Just looking down the garden this morning I've noticed sparrows on the roses having a good feed of aphids. There were quite a lot of greenfly yesterday & I left them 'till tomorrow! - There are virtually none left now to have to deal with. A few years ago the sparrows all seemed to disappear, now I notice this year there are plenty of them around. It was the reason I started growing white flowering runner beans, because sparrows constantly pecked off the red flowers of Scarlet Emperor and Enorma. (I now grow a variety called 'Moonlight' & they are brilliant, sparrrows don't seem touch them).

Greenfly by the million

Posted: 03/06/2013 at 07:54

Just type buy ladybird larvae uk into the Google search box and a number of sites will come up. There will also be some photos of them so you can identify them.

please help weed taking over my garden

Posted: 02/06/2013 at 23:18
nikki ca wrote (see)

Oh she is just one of them people I think. It just feels like a nightmare no matter how much I chop it back it comes back bigger and faster. Iv seen something called Scotts Roundup Ultra 3000 does anyone know if this is any good ?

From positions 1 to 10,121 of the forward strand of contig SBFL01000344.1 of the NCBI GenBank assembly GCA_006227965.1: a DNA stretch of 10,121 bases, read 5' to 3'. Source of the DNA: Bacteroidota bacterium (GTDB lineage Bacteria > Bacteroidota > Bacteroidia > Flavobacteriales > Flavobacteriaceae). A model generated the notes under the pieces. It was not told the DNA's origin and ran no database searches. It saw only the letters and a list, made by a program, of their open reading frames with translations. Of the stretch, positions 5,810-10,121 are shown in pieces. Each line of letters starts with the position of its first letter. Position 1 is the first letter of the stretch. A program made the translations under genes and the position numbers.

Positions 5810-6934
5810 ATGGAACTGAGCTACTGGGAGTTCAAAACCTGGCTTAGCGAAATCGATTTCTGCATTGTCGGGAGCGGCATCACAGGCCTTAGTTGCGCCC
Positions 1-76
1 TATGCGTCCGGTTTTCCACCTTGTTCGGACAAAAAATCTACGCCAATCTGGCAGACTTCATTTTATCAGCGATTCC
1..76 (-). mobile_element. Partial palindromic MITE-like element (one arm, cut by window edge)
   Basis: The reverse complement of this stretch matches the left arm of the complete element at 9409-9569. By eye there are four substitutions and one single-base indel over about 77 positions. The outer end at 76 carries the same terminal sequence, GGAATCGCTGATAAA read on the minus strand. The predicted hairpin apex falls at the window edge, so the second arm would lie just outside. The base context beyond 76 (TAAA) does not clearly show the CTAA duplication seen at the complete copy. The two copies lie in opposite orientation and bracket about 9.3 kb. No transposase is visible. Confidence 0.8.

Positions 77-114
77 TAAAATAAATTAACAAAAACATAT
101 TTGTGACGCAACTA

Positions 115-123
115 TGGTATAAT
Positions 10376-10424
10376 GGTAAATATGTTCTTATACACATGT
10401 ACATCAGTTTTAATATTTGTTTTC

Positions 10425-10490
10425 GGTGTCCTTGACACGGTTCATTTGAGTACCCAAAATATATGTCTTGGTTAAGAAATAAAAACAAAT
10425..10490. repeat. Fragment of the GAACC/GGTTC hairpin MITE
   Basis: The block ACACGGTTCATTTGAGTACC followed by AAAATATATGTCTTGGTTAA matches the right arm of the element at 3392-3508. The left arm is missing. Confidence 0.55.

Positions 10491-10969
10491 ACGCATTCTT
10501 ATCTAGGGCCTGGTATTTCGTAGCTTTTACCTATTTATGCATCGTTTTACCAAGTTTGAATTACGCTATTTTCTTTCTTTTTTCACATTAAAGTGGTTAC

Hi Nikki,

Roundup Ultra 3000 is a concentrated form of Roundup. I use Roundup on my drive (common access lane to garages). It is very effective. You can buy ordinary Roundup in a garden centre already diluted & ready to spray, or the concentrate to mix yourself. The Ultra 3000 is very expensive but better value for money because you don't have to use so much per litre of mix, but it doesn't do a different job than the ordinary so far as I can find out. When I say expensive our local garden centre sells a 1 litre can of 3000 concentrate for around £50 all bar a few pence. The thing with roundup is that it doesn't stay in the soil forever. You just spray the broadleaf plants and wait: nothing happens for 1-2 weeks and you begin to think "well that was a waste of time, effort & money" then you notice the plant wilting and going brown. That's how Roundup works, it goes from the leaves down into the plant and kills the roots. If you use it don't let any spray get on to other plants as they will die too. Also be carefull to mix the recommended dilutions.

Don't make the mistake either of using a garden sprayer you will use again for other purposes as I once did. I washed the container out 3 or 4 times thoroughly, pumped a couple of changes of clean water through the nozzle and used it to spray some cabbages for cabbage white caterpillers. This was very effective, the caterpillers all died of starvation because there were no cabbages left for them to eat!!!!  John H

Greenfly by the million

Posted: 02/06/2013 at 22:55